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Throne of the To-when-an-ung-wa

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posted by Western Images And Light alias WesternImagesAndLight on Tuesday 30th of December 2014 12:00:10 AM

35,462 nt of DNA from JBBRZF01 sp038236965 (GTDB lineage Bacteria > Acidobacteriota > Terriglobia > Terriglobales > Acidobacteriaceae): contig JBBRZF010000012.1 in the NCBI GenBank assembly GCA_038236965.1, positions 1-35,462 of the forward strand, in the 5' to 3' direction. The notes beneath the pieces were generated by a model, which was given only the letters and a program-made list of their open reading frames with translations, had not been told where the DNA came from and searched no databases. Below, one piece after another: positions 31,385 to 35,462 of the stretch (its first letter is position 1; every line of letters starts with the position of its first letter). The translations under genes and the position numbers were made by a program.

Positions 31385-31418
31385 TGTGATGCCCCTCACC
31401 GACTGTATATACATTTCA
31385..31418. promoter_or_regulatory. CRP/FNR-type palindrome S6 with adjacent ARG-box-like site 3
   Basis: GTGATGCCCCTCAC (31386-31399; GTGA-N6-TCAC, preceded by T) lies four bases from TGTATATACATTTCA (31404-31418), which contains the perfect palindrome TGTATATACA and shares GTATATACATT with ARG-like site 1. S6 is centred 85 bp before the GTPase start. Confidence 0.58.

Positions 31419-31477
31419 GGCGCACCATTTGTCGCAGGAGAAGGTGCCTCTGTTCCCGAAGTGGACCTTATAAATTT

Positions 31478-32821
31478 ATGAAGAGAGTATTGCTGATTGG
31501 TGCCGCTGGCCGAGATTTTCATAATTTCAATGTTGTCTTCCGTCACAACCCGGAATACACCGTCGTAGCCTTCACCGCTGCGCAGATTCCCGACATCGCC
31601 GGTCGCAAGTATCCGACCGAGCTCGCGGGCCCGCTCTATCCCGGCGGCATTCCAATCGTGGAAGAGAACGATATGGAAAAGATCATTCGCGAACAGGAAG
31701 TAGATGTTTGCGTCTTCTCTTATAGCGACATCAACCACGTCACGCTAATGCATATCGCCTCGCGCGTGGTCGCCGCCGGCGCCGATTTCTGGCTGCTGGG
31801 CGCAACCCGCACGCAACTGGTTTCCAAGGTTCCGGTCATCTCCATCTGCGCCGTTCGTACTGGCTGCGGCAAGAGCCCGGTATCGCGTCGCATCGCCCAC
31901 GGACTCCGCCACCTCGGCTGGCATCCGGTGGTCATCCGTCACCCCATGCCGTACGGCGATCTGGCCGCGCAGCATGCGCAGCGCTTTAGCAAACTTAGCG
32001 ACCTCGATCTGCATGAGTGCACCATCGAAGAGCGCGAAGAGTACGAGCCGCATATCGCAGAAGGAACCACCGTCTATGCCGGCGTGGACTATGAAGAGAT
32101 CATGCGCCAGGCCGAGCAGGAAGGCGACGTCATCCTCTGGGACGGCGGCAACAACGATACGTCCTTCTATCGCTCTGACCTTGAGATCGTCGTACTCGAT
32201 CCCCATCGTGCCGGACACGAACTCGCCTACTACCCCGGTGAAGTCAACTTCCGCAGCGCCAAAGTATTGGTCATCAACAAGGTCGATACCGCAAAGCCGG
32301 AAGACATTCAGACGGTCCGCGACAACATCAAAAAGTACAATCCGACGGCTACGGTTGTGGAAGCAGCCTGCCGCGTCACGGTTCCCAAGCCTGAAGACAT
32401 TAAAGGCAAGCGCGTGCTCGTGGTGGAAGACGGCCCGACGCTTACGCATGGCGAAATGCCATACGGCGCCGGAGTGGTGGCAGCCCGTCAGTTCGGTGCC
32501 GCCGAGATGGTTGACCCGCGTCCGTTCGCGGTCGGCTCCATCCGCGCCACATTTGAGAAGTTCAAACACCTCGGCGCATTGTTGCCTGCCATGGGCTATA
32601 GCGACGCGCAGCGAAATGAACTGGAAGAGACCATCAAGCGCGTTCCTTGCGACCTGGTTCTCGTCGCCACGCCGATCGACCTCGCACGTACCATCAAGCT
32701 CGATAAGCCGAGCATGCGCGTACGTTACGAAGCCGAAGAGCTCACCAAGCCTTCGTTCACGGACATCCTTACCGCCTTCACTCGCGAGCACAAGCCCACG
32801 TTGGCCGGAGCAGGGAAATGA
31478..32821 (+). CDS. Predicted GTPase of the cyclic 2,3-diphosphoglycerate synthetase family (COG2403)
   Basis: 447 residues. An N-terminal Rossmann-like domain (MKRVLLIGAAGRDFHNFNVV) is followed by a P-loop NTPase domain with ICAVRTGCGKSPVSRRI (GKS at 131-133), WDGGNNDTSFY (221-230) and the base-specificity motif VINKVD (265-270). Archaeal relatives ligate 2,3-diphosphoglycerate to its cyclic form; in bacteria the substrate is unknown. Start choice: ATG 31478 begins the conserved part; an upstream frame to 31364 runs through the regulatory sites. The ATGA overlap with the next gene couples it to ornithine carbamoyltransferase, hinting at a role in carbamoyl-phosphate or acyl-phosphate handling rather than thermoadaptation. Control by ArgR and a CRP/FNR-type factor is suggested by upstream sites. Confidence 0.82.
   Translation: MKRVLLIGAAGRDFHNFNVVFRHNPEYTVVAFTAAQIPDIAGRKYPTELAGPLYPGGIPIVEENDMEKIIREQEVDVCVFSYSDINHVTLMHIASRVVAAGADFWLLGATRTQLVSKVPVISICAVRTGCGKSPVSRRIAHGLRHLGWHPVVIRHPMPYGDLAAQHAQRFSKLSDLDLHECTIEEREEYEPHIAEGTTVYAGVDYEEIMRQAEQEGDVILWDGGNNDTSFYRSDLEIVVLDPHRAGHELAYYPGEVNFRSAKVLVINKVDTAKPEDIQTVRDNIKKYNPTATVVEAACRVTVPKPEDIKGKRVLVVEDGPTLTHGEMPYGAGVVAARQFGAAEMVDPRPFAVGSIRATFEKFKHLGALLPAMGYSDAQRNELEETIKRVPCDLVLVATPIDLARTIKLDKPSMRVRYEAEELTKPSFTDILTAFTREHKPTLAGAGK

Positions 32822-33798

The soft hum of Jefferson Airplane’s melodic, acoustic instrumental song, Embryonic Journey, surfs on the spaces of air reserved for sound in my room. I have always figured Grace Slick’s tremendous voice to be capable of providing a gentle anthem for my ruminations and reflections. Some of my finest musings came from a comparable scene: a dark and open room filled with flickering light and jumping shadows which have been discarded by the atomic tangerine flames wavering in the fireplace beside me. The flames pop and jump, dancing to songs like Today or Comin’ Back to Me. Sometimes I wonder if the fire is listening to the words of the songs, the romantic strums of the guitar, or the beating drum. The fire is very much alive, as are the eroding mountains, the bleeding sandstone walls, the gliding and wild running rivers, the unbreakable rocks sleeping on the valley floors and the accumulating snow in the higher elevations. The desert air is daubed with a frigid shade of winter tonight. Maybe my memory has been selectively blurred by four years of patient study through countless textbooks, for I recall much warmer winter air blanketing the southwest landscape this time of year. Nevertheless, wintertime has arrived with a rush of brittle air and frosty temperatures across the American desert lands. Paralleling the winter season is the holiday season. From Hanukah to Christmas, Kwanza, Boxing Day, and even the Earth’s Winter Solstice, the shifting weather always seems to be enough reason to bring families together for large meals, gifts, and holiday cheer. We have a small and very untraditional family. At the end of the day it is just Greg, me, and little Miss Charlotte. Our extended families are spread from Oregon to Wisconsin, Texas, and even back East in Massachusetts. We typically spend the holiday season on the road, in the wild, with cameras, tents, and sleeping bags, but this year the weather required warmer lodging. The world is so much more discreet in the winter. The parks are not full; the roads in the higher elevations, those that are away from ski resorts and public commons, are typically empty. It is much more possible to be alone in a winter landscape in the Southwest than any other time of year. Our small trio requires silence and solitude—the nutrients of our souls. Fittingly so, this holiday season we escaped the city in search of that peaceful silence that our spirits were craving. We had no set destination. No determined or mapped out places. We spent a day cooking and dehydrating foods for the journey, packing winter clothing snow boots, camera gear and writing equipment. We looked at weather maps and forecasts without a decision of where to go. The following morning, on Christmas Eve, I folded a bronzed cashmere blanket around the floor of our miniature schnauzer’s dog kennel, grabbed her leash, and fastened her collar. Hester is a salt and pepper colored schnauzer. She’s a little over a year old and a terrifically happy puppy that loves to hike, travel, and run up and down sandstone canyons and mountain trails. She quickly made her way into the grey box where she travels. Greg positioned her in the backseat of the car, next to Charlotte. He secured the door and we sat in our own chairs, buckled seat belts, and then backed the car out of the garage. As we sat parked in the driveway, watching the garage door slowly seal the open air away from our home, Greg looked to me and asked, “Where are we heading?” I sat for a moment, thinking of the weather, our two young companions, and the time we had set aside for the trip and replied, “Utah. Let’s go to Utah”. Greg flashed his charming smile and backed out of the driveway. And as simple as that we were on our way. The highway led us through a maze of holiday shoppers and travelers. Las Vegas was bleeding with anxieties. Drivers flushed their rage by honking and screaming at one another, a far cry from the holiday cheer everyone talks about this time of year. On any average day there are about a hundred thousand or more tourists in the city. Yearly, about forty million visitors come to see the glitter in the Mojave. The holiday season sees a rush of travelers that pile in to this desert valley in such large amounts that on New Year’s Eve the strip is closed off to allow only foot traffic. Las Vegas is the glittering land of consumerism. Everything in this city is designed for the purchaser: the lavish restaurants and casinos, the shimmering lights of the strip that sing a song to visitors, asking them for coins and dollars or swipes of whatever type of plastic they have tucked away in their wallets. “Buy. Buy. Buy.” it sings. More money flows in this city during the course of half an hour than most people make in a year. You can find almost anything you could ever need or desire in this intensifying metropolis. Even dreams. Dreams are for sale in Las Vegas. With a simple bet and the ensuing pull of a lever it is possible, or so we are taught to think, to win a better life. That better life opens the door to more money which equates to more consumption and thus higher rates of environmental degradation. In an over-consumption culture, we seem to always overlook the connection of how our purchasing behavior and choices impact the world around us. According to National Geographic writer Hillary Mayell, “Approximately 1.7 billion people worldwide now belong to the “consumer class” –the group of people characterized by diets of highly processed food, desire for bigger houses, more and bigger cars, higher levels of debt, and lifestyles devoted to the accumulation of non-essential goods” (Mayell). As hard as it may be while living in an unsustainable city like Las Vegas, Greg and I strive to have sustainable living practices as much as possible. Fittingly so, this is one reason we rarely participate in the consumerism that gridlocks shopping malls and stores this time of year. Instead of spending hours in checkout lines, we find ourselves desperately seeking an escape from the reminder of how materialistic, acquisitive, and unsustainable our species continues to become. As shoppers raced to malls in search of last minute gifts, we were quickly racing out of the valley, leaving behind Las Vegas and the hectic urgency of Sin City. We drove over four hours, breaking away from society like prisoners absconding. We entered Utah and began our climb into the higher elevations. The temperature gauge on the dash slowly dipped below freezing as we ascended into the mountains. Rural Utah existed outside of my car window, flashing by with each stretch of mile, showcasing quaint and warm homes with smoke billowing out of the chimneys. Small stores were dark and flashed the word “CLOSED” in bright red lights, reminding travelers that consumerism was not as important as quiet time with family. There are still stores that close on Christmas Eve. Yes, they do exist. These places rightfully relieve employees of their occupational duties, encouraging them to embrace loved ones without interruption. They forego the monetary gains of staying open—gains achieved to promote over-consumption and quench the thirst of the hungry shopper. Greg and I discussed the relationship between story and sense of place as we drove through the countryside. Words are some of the most powerful tools we have in our human arsenal. More authoritative than any weapon ever created, words have the unique and contrasting ability to create peace and war. You see, we can sew them together to form the quilted patterns of oral and written narratives. They can facilitate others to understand the senses of place that are described in stories. Oral narratives existed long before written history tracked the patriarchal dominance of man over nature. Words have always been used by humans to communicate significant events, relationships between humans, and the significance of understanding the interconnectedness of all life forms. Ralph Waldo Emerson understood the significance of reflection and words. He said, “A man's power to connect his thought with its proper symbol, and so to utter it, depends on the simplicity of his character, that is, upon his love of truth, and his desire to communicate it without loss.” Thus we use our words to communicate the veracity of the natural world and in our photographic quest Greg and I seek to pair this truth with visual evidence to underline the significance of conservation, sustainability, and systems thinking. Storytelling is a gentle art that enlivens the land and forces each of us to acknowledge our roles in helping sustain it. The fire sitting next to me as I sit here this evening, writing this text, is just as alive as I am. It breathes and moves, dancing in the dark shadows of the evening. Its life is commanded by the availability of oxygen much like my own. Without oxygen we both die. It sustains us. Though we take different forms, me in my human body and fire in its ethereal and fluid figure, we are the same; two dependent life forms existing because of something else. My ancestors in the Muscogee Creek tribe explained the significance of fire through story. Their tale describes how the tribe enlisted the help of brave Rabbit to bring fire to their people. Fire was sent by Thunderbirds, through lightning, to a tree, on an island, filled with Weasels. The Weasels were stingy with the fire and refused to give it to any other animal. Their island was surrounded by water too deep for people to cross. The humans sat on their land watching the smoke rise from the Sycamore tree which caught the first sparks from the lightning. It was wintertime and the tribe suffered greatly from the cold. They spoke to the other animals around them, asking for support and aid in their quest to obtain fire from the Weasels. Knowing the violent nature of the Weasel, only one animal rose to the occasion. Rabbit was brave. He could swim and run faster than the Weasels and he recognized how his skills in dancing would be able to allow him to join the weasels in their nightly ritual of fire and dance. He covered himself in the sticky material produced by pine wood and quickly swam to the Weasel’s island. The Weasels welcomed the Rabbit and his beautiful gift of dance by dancing around a huge fire. As they danced around the fire, the Weasel’s would approach the fire, bow, and then back away from it. The eager Weasel’s beckoned the Rabbit to lead them in the dance and he followed suit, leading the ritualized movement, coming closer to the fire. Rabbit bowed low as he got close to the fire and suddenly the pine tar on his hair exploded in flames. He escaped with the fire clinging to his head. The Weasel’s realized that they had been tricked and angrily chased after him but the Rabbit was too quick. He outran them and then jumped in the water, swimming his way to the people with his head on fire. Furiously the Weasels summoned the Thunderbirds to bring rain so the fire stole fire would be killed. The Thunderbirds answered the call and spread rain upon the Earth for three days. Rabbit protected the fire from the rain by building a fire in the embrace of an old hollow tree. After the rain ceased he brought the fire to the people. From then forward the Creeks housed fire in their homes when it rained. They protected the fire’s life much like the fire guarded them from the cold. Stories can show us the significance of life and the importance of understanding how things like fire and mountains, valleys, and rivers sustain us and the responsibilities we have to protect them from harm. We are interconnected with everything around us. The landscapes that flashed by my window as we drove that cold night, the rivers we crossed, the snowflakes that began to fall silently against the lonely road before us. Everything is connected you see. Our journey into the cold winter countryside of southern Utah was intent on reminding us of that connection. I told the story of the Rabbit and Fire to Charlotte during our drive. She likes stories and always fills journals with many of her own creations. Storytelling has been a part of our family since long before she or I were ever born and it is something we attempt to continue in our own way. As we turned down the road to Bryce Canyon National Park, the sun was coming to a rest on the Western horizon. We pulled into Ruby’s Inn, a nice old lodge located outside Bryce Canyon National Park and look around at the empty surrounding area. Stores and most of the hotels in the area were closed for the season. The quiet of the park was appreciated and paired well with the cold airs of winter that chilled the upper elevations. The first few flakes of a winter storm began falling as we unloaded our photography gear, food, and clothing from our vehicle into our room. The familiar, “I’m hungry”, cry from my nine year old daughter came soon after we shut the door of our rented abode. My stomach agreed with her plea and I went to the ice chest to prepare our Christmas Eve dinner. We do not eat processed or junk/fast foods. Restaurant eating is met with hesitation these days since we have cleansed our diets to more sustainable practices. We travel with our own homemade yummies for each meal and snacks in between. This allows us to have control over what we’re putting into our bodies, it helps us save money, and it ensures that we’re getting the right nutrients we need. Road food is rarely a good idea for our crew. Instead, bringing our own food allows us to control our environmental impact. We refuse to contribute to the growing mass of landfill waste created by fast-food consumers. Greg and I had made a vegetarian farrow and bean winter stew the day before our trip. It was a robust stew filled with a homemade herbed broth, the stewed tomatoes we had frozen from our fall harvest, heirloom carrots, and a medley of organic veggies including new potatoes, celery, onions, cabbage and dinosaur kale. We heated the soup on our Coleman stove, scooped a ladle full into individual bowls and then garnished them with freshly grated parmesan and a splash of olive oil. I heated a few southern buttermilk biscuits and handed one to Greg, tearing apart another to split between Charlotte and myself. We sat under a dim light in the motel room, enjoying the hearty stew and biscuits, celebrating our love and togetherness that Christmas Eve. It was quiet and peaceful—exactly what we wanted when we left the city. Later that evening, we enjoyed a chocolate bottom oatmeal pie for desert and drank some hot tea before bed. The morning came quick and our alarm clock sung us awake at 6:00am. We dressed in layers. I had three pairs of pants on, three shirts and two jackets. Living in the Midwest on the shores of Lake Michigan had prepared me for the coldness of winter in any situation. Cold climate living provides residents with a knowledge that can only be gained from suffering through biting wind chills due to lack of preparation and proper dress. You only do that once in the Midwest and then forever afterward you arrive to cold situations over-dressed and over-prepared, realizing that it’s easier to lose a layer or two rather than being on the other end of the spectrum and needing another layer or two. Even with the layered clothing and preparation for the cold temperatures, sitting at 9,100 feet in the mountains, Bryce Canyon National Park becomes a frigid ice box once the mountain winds start howling. As we arrived at twilight to our first shooting spot for the morning, Hester and Charlotte cuddled between blankets in the back of the car. Charlotte sipped her breakfast tea and munched on some sheep milk yogurt, dehydrated berries and homemade nonfat granola. Greg and I surveyed our surroundings, looking for compositions and safe areas to set up our tripods. A tapestry of snow had fallen during our nighttime sleep, accumulating from 4-10 inches in different areas of the park. Being the first people in the canyon provided us with a carpet of untouched, shimmering, new snow. The winds were relentless, stinging the naked skin on my cheeks and nose and burning through the flesh on my lips. I wore my sunglasses to protect my eyes from the bitter gusts. Frost bite was a real concern that morning considering the strength and persistence of the cold winds. The wind chill wavered from 0 – 6 F and I pulled my outer winter jacket around my face attempting to protect it from the cold. Hours later my cheeks and nose would burn red with the kiss of winter and wind. We stood outside in the soundless park, facing the blustering cold as the sun began to wake for the day. The snowy cloudbank muted the light from the sun’s rising, creating a subtle yellow orb in the sky with no streaking lights to fill the pillars in the canyon. A flat winter light imperceptibly illuminated the ground before us but it did not cause the snow to shimmer or the salmon colored rock to glow. The light wasn’t right. The temperatures stayed well below freezing even as the sun began to rise in the sky. This is always a risk that photographers take as they face extreme temperatures in search of the light. Light is never certain and predicting how the weather will be comes down to good fortune more times than not. It was Christmas Day and we were treated with a white Christmas in the canyon that morning. We went out again in the early afternoon in hopes of catching some rays of light in the canyon. The soft, white palette of snow contrasted the red hues of Bryce Canyon’s towering columns of limestone. Each season has its principal color and each color sings a different story. Spring is decorated with a rainbow of flowers but overwhelmingly the Earth bleeds with green hues. Summertime is filled with straw colored grasses, overheated trees, and the golden rays of a hot desert sun. Fall is awakened by the reds of ivies and the soft amber saturation of falling leaves in front of a stormy sky. But winter holds the purest color in its white precipitation. As I stood and looked at the formations in the canyon I thought about the meaning of their color, the language that is used to describe them, and the stories that have encapsulated their essence. I was reminded of a story the Paiute tribe told about Bryce Canyon and how it came to be. In 1936, a Paiute Elder named Indian Dick narrated the legend of canyon: "Before there were any Indians, the Legend People, To-when-an-ung-wa, lived in that place. There were many of them. They were of many kinds – birds, animals, lizards and such things, but they looked like people. They were not people. They had power to make themselves look that way. For some reason the Legend People in that place were bad; they did something that was not good, perhaps a fight, perhaps some stole something….the tale is not clear at this point. Because they were bad, Coyote turned them all into rocks. You can see them in that place now all turned into rocks; some standing in rows, some sitting down, some holding onto others. You can see their faces, with paint on them just as they were before they became rocks. The name of that place is Angka-ku-wass-a-wits (red painted faces). This is the story the people tell." (USNPS) Charlotte stood beside me, munching on a homemade granola bar as I repeated the words of the story. We looked at the red hoodoos and imagined the legend coming to life. The Coyote, standing on the overlook at Sunrise Point, as a powerful trickster he turns the To-when-an-ung-wa people into stone for their bad deeds. According to Kevin Poe, Chief of Interpretation at the park, the To-when-an-ung-wa peoples “were notorious for living too heavily upon the land” (Robert & Poe). This is why they were punished. Their unsustainable behaviors and lack of appreciation for the interconnected and systemic nature of the natural world caused their demise. Poe states, “They would drink up all these streams and the rivers in the springtime so there would be no water left for all the other creatures come summer” (NPR). And in the fall Poe describes how they would eat all of the pine nuts, leaving none for the survival of other animals during the frigid winter. The shameless overconsumption of the resource forced the rest of the animals in the area to bring the injustices to the attention of Coyote. Tricking the To-when-an-ung-wa people, Coyote invited them to a lavish banquet to feast for an entire day. They accepted his invitation and arrived adorned in war paint and fantastically colored clothing. As they sat at Coyote’s table, Poe says the Coyote cast a spell that turned them to stone. “The To-when-an-ung-wa tried to flee up over the top of the canyon rim, and in so doing –almost like a scene from the “Titanic” - you see them trampling on top of each other, writhing bodies trying to escape over the edge of the canyon, and clustered right on the brink” (Robert & Poe). In this version of the story, it was the unsustainable practices of the To-when-an-ung-wa peoples that instigated their rocky fate. At first glimpse these stories seem to provide a simple moral on the importance of sustainability practices and good behavior. What fascinates me about these tales is that they move beyond simple moral narratives, reinforcing the significance of calling a place by its true name. The Paitue elder and Kevin Poe both referred to the structures of the canyon as people, naming them “To-when-an-ung-wa”. Saying that name in a whisper on the rim of the canyon, I was reminded of the significance this landscape held to the Paiute peoples. This canyon was not named Bryce. The tribe that lived in harmony with this landscape had called it “Anga-ku-wass-a-wits”, naming it aptly for the red painted faces of the unsustainable “To-when-an-ung-wa” peoples that now stand silently in the canyon. “Anga-ku-wass-a-wits” is an endonym, a name for a geographical feature or place that is used by the people who originate from the area. “Bryce Canyon” then is an exonym, or a name that is used by outsiders to reference a certain area. I strongly believe in calling a landscape by its real name by using the languages from first peoples and try to find the appropriate endonyms and stories about each location we visit. My mother named me after the romantic Russian love story “Dr. Zhivago” written by Boris Pasternak. I have read the story countless times and even fallen in love with the film version. One of my favorite parts of the story is documented in the following quote. It has resonated with me for as long as I can remember and has helped inspire me to call each thing by its right name and to inspire my own child to bear witness to the remarkable beauties our world has to offer. “Lara walked along the tracks following a path worn by pilgrims and then turned into the fields. Here she stopped and, closing her eyes, took a deep breath of the flower-scented air of the broad expanse around her. It was dearer to her than her kin, better than a lover, wiser than a book. For a moment she rediscovered the purpose of her life. She was here on earth to grasp the meaning of its wild enchantment and to call each thing by its right name, or, if this were not within her power, to give birth out of love for life to successors who would do it in her place.” ― Boris Pasternak The visit to Anga-ku-wass-a-wits was the first part of our winter journey. We photographed in the cold of the canyon studying how snow storms moved across the landscape and how shadows and light danced together on the hundreds of hoodoo-people that stand as reminders of the importance of sustainability practices. The light never quite took off the way we had imagined it would, but at the end of the day, Greg and I both are satisfied with the images we made and the time we spent in the canyon, as a family, on Christmas day. It definitely was not a typical American holiday, but then again, we strive to be anything other than normal. We celebrated the holiday with living trees that were decorated in a delicate arrangement of snowflakes that had fallen during our visit. These trees were alive like you and I. They were alive like the flickering fire that sits beside me in my study this evening. This is the same fire that Rabbit stole from the Weasels and brought to my people to protect. We respected the trees and honored the canyon and the Paiute peoples who walked on the trails long ago. The gifts we gave to each other bore no resemblance to the material goods of common culture. We gave each other time, thoughtful discourse, and love. What more could anyone ask for from the people they love during the holidays? We gifted ourselves another experience in a lonely landscape and it was because of this remarkable present that we became closer to the lands of southern Utah and were better able to understand their unique stories and the disappearing languages that should been used to describe them. It is my hope that this tale of our winter journey serves a similar purpose to those who find themselves navigating through the words of my text. I hope that it inspires you to find a lonely landscape and to learn its history and stories. Speak the rightful names of the areas you visit and try to connect their history to your own experiences. In doing so, you will be more capable of translating the language of the land. This act of translation guides us on our own journey, chasing the light. My teacup is empty and I am afraid morning again will come quickly. I am retiring for the evening, but do rest assure there will be more to come later… References: Drink Starbucks? Wake Up And Smell The Chemicals! (2014, September 2). Retrieved December 29, 2014, from Kaye, L. (2013, May 23). Starbucks Is in a Unique Position To Push Consumers To Waste Less. Will It? Retrieved December 29, 2014, from Mayell, Hillary. "As Consumerism Spreads, Earth Suffers, Study Says." National Geographic. National Geographic Society, 12 Jan. 2004. Web. 28 Dec. 2014. Siegel, Robert, and Kevin Poe. "A Paiute Take On Bryce Canyon's Hoodoos." NPR. NPR, 1 July 2008. Web. 29 Dec. 2014. . United States National Park Service. "American Indian History." National Parks Service. U.S. Department of the Interior, 28 Dec. 2014. Web. 29 Dec. 2014.